MOSCOW — Tens of thousands of people gathered Friday in the capital of Russia’s mainly Muslim North Caucasus Republic of Chechnya to show their support for regional strongman Ramzan Kadyrov who is spearheading an aggressive campaign against Russia’s small liberal opposition, whom he labels “traitors” and “enemies.” Protestors carried photographs of Kadyrov and Russian President Vladimir Putin and speakers praised the two men for ensuring stability.
Photographs from the Our Unity is Our Strength event showed banners with slogans including “We back the future of Russia — Ramzan Kadyrov,” “There is no place for liberal rubbish in a great country,” “Ramzan is the pride of Russia” and “The worse the situation in the country, the better enemies and traitors live!”
Journalism student Artur Bergmann, 18, who attended the rally, said by telephone from Grozny most people came to support Kadyrov.
“Today, Ramzan Kadyrov is the guarantor of stability in the region and the country,” he said. "It’s a patriotic upsurge.”
— Fatima Tlis (@fatimatlis) January 22, 2016
The rally was organized amid growing pressure on Kremlin opponents sparked by former warlord Kadyrov earlier this month. An increasingly controversial figure, Kadyrov is accused of carving out his own Chechen fiefdom under Putin’s personal patronage and suspected by many critics of being behind the murder of opposition leader Boris Nemtsov in central Moscow last year.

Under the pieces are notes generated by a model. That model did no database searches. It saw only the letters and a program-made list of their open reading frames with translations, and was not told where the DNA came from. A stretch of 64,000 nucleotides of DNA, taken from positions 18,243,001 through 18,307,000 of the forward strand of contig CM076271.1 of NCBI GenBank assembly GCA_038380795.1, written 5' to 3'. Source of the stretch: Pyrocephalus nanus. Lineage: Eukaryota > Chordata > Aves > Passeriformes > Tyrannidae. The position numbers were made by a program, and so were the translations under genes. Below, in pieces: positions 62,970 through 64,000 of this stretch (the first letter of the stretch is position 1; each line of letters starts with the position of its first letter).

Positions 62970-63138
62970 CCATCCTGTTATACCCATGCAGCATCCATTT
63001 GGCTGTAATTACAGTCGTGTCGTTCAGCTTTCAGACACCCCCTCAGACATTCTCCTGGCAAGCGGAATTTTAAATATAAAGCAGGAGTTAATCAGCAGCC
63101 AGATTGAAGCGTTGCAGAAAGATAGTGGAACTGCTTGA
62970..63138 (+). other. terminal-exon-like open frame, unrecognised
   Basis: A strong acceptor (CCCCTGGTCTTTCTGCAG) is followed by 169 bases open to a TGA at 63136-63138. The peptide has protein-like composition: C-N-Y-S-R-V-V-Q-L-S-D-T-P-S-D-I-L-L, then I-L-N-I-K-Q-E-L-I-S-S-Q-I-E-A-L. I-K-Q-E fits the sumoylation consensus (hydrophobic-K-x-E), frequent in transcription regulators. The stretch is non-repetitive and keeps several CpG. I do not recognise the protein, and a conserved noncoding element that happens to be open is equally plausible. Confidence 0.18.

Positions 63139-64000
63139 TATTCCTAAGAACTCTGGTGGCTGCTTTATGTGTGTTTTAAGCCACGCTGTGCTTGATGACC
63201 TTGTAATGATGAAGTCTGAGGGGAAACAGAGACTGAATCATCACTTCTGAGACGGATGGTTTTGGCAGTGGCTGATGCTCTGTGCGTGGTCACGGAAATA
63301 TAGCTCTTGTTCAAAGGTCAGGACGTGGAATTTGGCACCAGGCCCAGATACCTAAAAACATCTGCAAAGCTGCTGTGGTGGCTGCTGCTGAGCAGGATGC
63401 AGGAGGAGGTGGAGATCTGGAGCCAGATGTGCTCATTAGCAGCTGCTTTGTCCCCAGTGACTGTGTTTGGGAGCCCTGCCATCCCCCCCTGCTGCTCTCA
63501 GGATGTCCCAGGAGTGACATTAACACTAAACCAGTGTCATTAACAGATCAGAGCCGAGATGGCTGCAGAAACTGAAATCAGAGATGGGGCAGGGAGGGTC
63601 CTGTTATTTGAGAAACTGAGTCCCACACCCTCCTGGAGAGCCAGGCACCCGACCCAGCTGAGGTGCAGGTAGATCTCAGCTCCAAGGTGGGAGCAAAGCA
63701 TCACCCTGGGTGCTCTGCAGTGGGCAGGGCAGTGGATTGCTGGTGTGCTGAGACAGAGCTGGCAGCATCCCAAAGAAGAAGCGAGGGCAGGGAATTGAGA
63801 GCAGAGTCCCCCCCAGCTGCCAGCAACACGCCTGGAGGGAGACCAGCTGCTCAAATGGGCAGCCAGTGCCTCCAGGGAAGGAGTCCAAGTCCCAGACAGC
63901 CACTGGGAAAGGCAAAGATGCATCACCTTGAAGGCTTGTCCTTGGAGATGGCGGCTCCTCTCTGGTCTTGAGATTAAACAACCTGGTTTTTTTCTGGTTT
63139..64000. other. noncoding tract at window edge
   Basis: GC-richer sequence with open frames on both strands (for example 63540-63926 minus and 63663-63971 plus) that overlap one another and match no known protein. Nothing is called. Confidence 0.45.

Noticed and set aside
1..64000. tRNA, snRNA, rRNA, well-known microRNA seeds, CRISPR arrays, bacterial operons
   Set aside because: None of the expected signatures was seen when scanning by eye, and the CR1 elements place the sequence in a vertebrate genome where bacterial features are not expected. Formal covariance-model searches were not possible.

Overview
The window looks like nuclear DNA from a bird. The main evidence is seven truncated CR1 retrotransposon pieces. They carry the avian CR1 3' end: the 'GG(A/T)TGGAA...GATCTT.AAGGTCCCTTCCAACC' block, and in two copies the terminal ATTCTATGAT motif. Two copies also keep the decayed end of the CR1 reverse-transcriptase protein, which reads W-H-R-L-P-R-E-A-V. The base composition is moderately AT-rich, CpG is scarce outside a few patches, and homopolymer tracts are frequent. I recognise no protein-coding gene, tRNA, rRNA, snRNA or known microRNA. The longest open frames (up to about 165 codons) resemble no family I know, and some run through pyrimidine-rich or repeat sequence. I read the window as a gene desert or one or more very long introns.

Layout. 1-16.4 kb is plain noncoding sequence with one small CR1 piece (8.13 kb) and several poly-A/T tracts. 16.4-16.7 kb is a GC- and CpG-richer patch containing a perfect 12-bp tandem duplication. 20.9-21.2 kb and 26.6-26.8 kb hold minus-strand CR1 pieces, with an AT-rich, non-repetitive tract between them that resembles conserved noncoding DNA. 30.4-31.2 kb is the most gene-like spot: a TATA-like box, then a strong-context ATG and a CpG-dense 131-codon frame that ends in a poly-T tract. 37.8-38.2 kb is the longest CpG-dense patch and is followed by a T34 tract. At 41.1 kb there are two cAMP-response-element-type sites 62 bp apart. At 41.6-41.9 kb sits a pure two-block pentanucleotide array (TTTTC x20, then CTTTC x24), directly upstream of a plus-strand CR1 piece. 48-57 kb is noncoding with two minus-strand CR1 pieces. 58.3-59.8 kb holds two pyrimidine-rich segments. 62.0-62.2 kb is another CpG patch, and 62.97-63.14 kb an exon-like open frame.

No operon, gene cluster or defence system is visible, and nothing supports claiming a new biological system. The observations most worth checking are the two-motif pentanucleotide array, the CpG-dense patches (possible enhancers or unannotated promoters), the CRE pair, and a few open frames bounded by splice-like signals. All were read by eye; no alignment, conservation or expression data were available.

Speakers at the rally, which included Chechen officials, religious leaders and the head of a notorious pro-Putin biker group, heaped praise on Putin and Kadyrov.
“Long ago Ramzan Akhmatovich Kadyrov’s name became a factor for peace, stability and order on our earth,” Chechen Parliament speaker and close Kadyrov ally Magomed Daudov told the crowd.
State Duma Deputy Adam Delikhanov promised extra-judicial revenge against traitors. “We know who these people are, we have a list in our pockets. … They will answer within the framework of the law. And outside it. They can be in other countries, outside the territory of the Russian Federation — we don’t accept their laws. There is only one way to treat a traitor and that is like a traitor,” Novaya Gazeta newspaper quoted him as saying.
Organizers of the event put the number of attendees at 1 million — just a few hundred thousand short of the entire Chechen population of 1.37 million. Local police said in a statement more than 800,000 people had attended.
While turnout was inflated by the declaration of a public holiday and traditional practices of busing in state employees, the figures appeared way off. Other estimates put number at less than 100,000 demonstrators, and even at the height of the event, cameras showed Grozny’s central square not full.
“I don’t think there was a million,” Bergmann said.
Banners on display sported slogans replicating those on an alleged list of official slogans circulated among Chechen officials and leaked to Russian media this week. And photographs from the area after the event showed piles of abandoned placards.